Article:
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Our birth is but a sleep and a forgetting :
The soul that rises with us, our life's star,

Hath had elsewhere its setting,
And cometh from afar ;
Not in entire forgetfulness,
And not in utter

But trailing clouds of glory do we come

From God, who is our home :
Heaven lies above us in our infancy !
Shades of the prison-house begin to close

Upon the growing boy,
But he beholds the light, and whence it flows,

He sees it in his joy;
The youth, who daily farther from the east
Must travel, still is Nature's priest,

And by the vision splendid

Is on his way attended ;
At length the man perceives it die away,
And fade into the light of common day.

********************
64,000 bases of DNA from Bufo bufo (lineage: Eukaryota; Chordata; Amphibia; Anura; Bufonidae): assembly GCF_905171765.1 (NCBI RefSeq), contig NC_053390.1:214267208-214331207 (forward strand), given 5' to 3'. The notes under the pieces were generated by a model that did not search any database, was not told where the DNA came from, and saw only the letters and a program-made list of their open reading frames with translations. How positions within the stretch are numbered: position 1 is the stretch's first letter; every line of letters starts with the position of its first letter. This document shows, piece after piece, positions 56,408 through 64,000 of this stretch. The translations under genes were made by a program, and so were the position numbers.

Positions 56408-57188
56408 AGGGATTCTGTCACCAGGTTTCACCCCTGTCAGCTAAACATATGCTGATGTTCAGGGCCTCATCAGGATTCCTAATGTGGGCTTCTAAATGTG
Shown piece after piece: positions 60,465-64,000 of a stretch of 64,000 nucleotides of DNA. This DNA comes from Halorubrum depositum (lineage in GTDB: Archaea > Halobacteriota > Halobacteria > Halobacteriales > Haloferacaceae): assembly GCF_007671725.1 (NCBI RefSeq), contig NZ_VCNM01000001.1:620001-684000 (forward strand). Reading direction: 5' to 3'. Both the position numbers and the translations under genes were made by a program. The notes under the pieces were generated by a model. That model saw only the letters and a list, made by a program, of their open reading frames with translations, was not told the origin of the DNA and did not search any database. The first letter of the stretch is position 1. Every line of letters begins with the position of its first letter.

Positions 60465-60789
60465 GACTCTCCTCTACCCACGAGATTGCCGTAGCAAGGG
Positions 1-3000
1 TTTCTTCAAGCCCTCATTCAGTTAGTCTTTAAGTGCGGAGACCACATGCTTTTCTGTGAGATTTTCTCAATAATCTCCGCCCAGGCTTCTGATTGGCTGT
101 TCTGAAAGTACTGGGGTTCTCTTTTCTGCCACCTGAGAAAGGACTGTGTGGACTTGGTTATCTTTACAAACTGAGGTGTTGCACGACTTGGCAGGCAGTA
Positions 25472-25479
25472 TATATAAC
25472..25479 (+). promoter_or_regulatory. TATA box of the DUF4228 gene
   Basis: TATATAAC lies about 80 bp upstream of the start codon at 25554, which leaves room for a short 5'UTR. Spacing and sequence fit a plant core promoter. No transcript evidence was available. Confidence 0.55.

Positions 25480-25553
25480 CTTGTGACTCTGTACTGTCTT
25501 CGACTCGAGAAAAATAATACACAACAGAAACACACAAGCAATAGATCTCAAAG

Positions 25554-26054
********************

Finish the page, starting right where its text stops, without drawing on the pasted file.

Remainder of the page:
LINES.—(P. B. Shelley.)

WHEN the lamp is shatter'd,
The light in the dust lies dead-

When the cloud is scatter'd,
The rainbow's glory is shed ;

When the lute is broken,
Sweet tones are remember'd not ;

When the lips have spoken,
Loved accents are soon forgot.

As music and splendour
Survive not the lamp and the lute,

The heart's echoes render
No song when the spirit is mute;

No song but sad dirges,
Like the wind through a ruin'd cell,

Or the mournful surges
That ring the dead seaman's knell.

When hearts have once mingled,
Love first leaves the well-built nest;

The weak one is singled
To endure what it once possessed.

O Love! who bewailest
The frailty of all things here,

Why choose you the frailest
For your cradle, your home, and your bier ?

Its passions will rock thee,
As the storms rock the ravens on high ;

Bright reason will mock thee,
Like sun from a wintry sky.

From thy nest every rafter
Will rot, and thine eagle home

Leave thee naked to laughter,
When leaves fall and cold winds come.

EVENING.—(P. B. Shelley.)

Ponte al Mare, Pisa.
The sun is set ; the swallows are asleep;

The bats are fitting fast in the grey air ;
The slow soft toads out of damp corners creep;